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Defined Contribution Pensions: Plan Rules, Participant Decisions, and the Path of Least Resistance

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  • James J. Choi
  • David Laibson
  • Brigitte C. Madrian
  • Andrew Metrick

Abstract

We assess the impact on savings behavior of several different 401(k) plan features, including automatic enrollment, automatic cash distributions, employer matching provisions, eligibility requirements, investment options, and financial education. We also present new survey evidence on individual savings adequacy. Many of our conclusions are based on an analysis of micro-level administrative data on the 401(k) savings behavior of employees in several large corporations that implemented changes in their 401(k) plan design. Our analysis identifies a key behavioral principle that should partially guide the design of 401(k) plans: employees often follow 'the path of least resistance.' For better or for worse, plan administrators can manipulate the path of least resistance to powerfully influence the savings and investment choices of their employees.

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Bibliographic Info

Paper provided by National Bureau of Economic Research, Inc in its series NBER Working Papers with number 8655.

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Date of creation: Dec 2001
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Publication status: published as Poterba, James (ed.) Tax Policy and the Economy 16. 2002.
Handle: RePEc:nbr:nberwo:8655

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  1. James M. Poterba & Steven F. Venti, 1998. "Lump-Sum Distributions from Retirement Saving Plans: Receipt and Utilization," NBER Chapters, in: Inquiries in the Economics of Aging, pages 85-108 National Bureau of Economic Research, Inc.
  2. Leslie E. Papke, 1992. "Participation in and Contributions to 401(k) Pension Plans: Evidence om Plan Data," NBER Working Papers 4199, National Bureau of Economic Research, Inc.
  3. David I. Laibson & Andrea Repetto & Jeremy Tobacman, 1998. "Self-Control and Saving for Retirement," Brookings Papers on Economic Activity, Economic Studies Program, The Brookings Institution, vol. 29(1), pages 91-196.
  4. Bassett, William F. & Fleming, Michael J. & Rodrigues, Anthony P., 1998. "How Workers Use 401(k) Plans: The Participation, Contribution, and Withdrawal Decisions," National Tax Journal, National Tax Association, vol. 51(n. 2), pages 263-89, June.
  5. Patrick J. Bayer & B. Douglas Bernheim & John Karl Scholz, 2009. "The Effects Of Financial Education In The Workplace: Evidence From A Survey Of Employers," Economic Inquiry, Western Economic Association International, vol. 47(4), pages 605-624, October.
  6. Papke, Leslie E. & Poterba, James M., 1995. "Survey evidence on employer match rates and employee saving behavior in 401(k) plans," Economics Letters, Elsevier, Elsevier, vol. 49(3), pages 313-317, September.
  7. Shlomo Benartzi & Richard H. Thaler, 2002. "How Much Is Investor Autonomy Worth?," Journal of Finance, American Finance Association, American Finance Association, vol. 57(4), pages 1593-1616, 08.
  8. James J. Choi & David Laibson & Brigitte C. Madrian & Andrew Metrick, 2001. "For Better or For Worse: Default Effects and 401(k) Savings Behavior," NBER Working Papers 8651, National Bureau of Economic Research, Inc.
  9. Eric M. Engen & William G. Gale & John Karl Scholz, 1996. "The Illusory Effects of Saving Incentives on Saving," Journal of Economic Perspectives, American Economic Association, American Economic Association, vol. 10(4), pages 113-138, Fall.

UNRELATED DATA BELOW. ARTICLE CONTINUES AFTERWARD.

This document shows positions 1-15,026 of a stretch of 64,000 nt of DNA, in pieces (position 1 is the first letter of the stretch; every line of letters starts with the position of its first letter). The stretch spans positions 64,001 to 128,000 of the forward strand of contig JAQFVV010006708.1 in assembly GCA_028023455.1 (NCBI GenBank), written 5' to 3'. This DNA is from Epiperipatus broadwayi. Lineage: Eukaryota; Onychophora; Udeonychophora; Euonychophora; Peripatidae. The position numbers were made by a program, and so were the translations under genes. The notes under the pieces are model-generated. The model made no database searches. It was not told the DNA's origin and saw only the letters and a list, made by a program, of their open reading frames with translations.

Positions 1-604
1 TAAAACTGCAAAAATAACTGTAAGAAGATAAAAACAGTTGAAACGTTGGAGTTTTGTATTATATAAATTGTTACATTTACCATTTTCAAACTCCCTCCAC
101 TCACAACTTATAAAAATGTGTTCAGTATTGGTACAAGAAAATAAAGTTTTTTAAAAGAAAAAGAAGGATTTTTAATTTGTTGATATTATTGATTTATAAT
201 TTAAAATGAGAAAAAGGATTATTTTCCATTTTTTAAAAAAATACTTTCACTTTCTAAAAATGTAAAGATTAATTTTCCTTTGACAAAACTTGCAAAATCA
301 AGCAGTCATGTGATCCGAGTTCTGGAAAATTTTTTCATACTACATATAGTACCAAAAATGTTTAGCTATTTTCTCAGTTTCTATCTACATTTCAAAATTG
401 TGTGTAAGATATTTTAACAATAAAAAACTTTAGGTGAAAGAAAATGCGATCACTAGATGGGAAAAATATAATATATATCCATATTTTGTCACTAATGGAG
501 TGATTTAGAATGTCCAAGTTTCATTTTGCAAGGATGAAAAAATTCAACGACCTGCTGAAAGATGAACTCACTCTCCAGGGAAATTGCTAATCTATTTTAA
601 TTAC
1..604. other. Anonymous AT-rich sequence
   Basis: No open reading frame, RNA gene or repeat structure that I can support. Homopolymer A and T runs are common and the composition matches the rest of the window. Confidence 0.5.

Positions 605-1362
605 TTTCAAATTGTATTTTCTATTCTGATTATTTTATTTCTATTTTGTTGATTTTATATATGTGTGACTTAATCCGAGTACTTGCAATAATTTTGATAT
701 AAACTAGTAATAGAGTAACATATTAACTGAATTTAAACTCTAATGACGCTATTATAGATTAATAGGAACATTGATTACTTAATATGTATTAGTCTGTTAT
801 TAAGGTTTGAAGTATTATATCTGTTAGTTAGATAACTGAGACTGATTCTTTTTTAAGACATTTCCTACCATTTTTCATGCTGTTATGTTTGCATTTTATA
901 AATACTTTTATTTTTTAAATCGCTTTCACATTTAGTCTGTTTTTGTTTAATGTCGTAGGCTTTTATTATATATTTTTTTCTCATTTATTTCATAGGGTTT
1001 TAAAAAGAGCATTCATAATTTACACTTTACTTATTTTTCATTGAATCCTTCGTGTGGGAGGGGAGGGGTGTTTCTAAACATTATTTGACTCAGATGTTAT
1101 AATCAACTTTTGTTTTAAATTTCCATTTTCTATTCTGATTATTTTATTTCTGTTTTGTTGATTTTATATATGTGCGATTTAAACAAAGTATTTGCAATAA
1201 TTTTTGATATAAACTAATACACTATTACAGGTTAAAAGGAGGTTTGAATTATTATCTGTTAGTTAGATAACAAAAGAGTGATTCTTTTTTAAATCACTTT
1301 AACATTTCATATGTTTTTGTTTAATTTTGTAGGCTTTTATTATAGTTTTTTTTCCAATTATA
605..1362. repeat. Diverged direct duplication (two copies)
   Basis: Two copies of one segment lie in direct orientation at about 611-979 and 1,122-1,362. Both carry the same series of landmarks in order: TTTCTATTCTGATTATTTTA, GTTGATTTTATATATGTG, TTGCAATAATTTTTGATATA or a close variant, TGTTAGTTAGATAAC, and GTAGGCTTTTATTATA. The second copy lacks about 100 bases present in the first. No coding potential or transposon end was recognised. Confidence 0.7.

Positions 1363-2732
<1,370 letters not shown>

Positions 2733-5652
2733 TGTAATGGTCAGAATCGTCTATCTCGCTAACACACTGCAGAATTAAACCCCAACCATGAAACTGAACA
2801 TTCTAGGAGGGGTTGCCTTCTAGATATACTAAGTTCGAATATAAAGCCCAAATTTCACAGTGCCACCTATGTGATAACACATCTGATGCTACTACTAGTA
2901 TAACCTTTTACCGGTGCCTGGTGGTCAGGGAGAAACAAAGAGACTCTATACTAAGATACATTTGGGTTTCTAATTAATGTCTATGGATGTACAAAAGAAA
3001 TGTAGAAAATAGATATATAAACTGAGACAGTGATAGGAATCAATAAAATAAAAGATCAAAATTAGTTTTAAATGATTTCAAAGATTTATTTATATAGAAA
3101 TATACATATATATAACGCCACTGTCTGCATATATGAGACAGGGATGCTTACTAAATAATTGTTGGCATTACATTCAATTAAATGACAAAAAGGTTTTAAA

10. James M. Poterba & Steven F. Venti, 1998. "Personal Retirement Saving Programs and Asset Accumulation: Reconciling the Evidence," NBER Chapters, in: Frontiers in the Economics of Aging, pages 23-124 National Bureau of Economic Research, Inc.
  11. James M. Poterba & Steven F. Venti & David A. Wise, 1996. "How Retirement Saving Programs Increase Saving," Journal of Economic Perspectives, American Economic Association, American Economic Association, vol. 10(4), pages 91-112, Fall.
  12. Diamond, Peter & Koszegi, Botond, 2003. "Quasi-hyperbolic discounting and retirement," Journal of Public Economics, Elsevier, Elsevier, vol. 87(9-10), pages 1839-1872, September.
  13. B. Douglas Bernheim & Daniel M. Garrett, 1996. "The Determinants and Consequences of Financial Education in the Workplace: Evidence from a Survey of Households," Working Papers, Stanford University, Department of Economics 96007, Stanford University, Department of Economics.
  14. B. Douglas Bernheim & Daniel M. Garrett & Dean M. Maki, 1997. "Education and Saving: The Long-Term Effects of High School Financial Curriculum Mandates," NBER Working Papers 6085, National Bureau of Economic Research, Inc.
  15. Richard H. Thaler & Shlomo Benartzi, 2001. "Naive Diversification Strategies in Defined Contribution Saving Plans," American Economic Review, American Economic Association, American Economic Association, vol. 91(1), pages 79-98, March.
  16. Sendhil Mullainathan & Richard H. Thaler, 2000. "Behavioral Economics," NBER Working Papers 7948, National Bureau of Economic Research, Inc.
  17. Brigitte C. Madrian & Dennis F. Shea, 2000. "The Power of Suggestion: Inertia in 401(k) Participation and Savings Behavior," NBER Working Papers 7682, National Bureau of Economic Research, Inc.
  18. Eric M. Engen & William G. Gale & John Karl Scholz, 1994. "Do Saving Incentives Work?," Brookings Papers on Economic Activity, Economic Studies Program, The Brookings Institution, vol. 25(1), pages 85-180.
  19. Shlomo Benartzi, 2001. "Excessive Extrapolation and the Allocation of 401(k) Accounts to Company Stock," Journal of Finance, American Finance Association, American Finance Association, vol. 56(5), pages 1747-1764, October.
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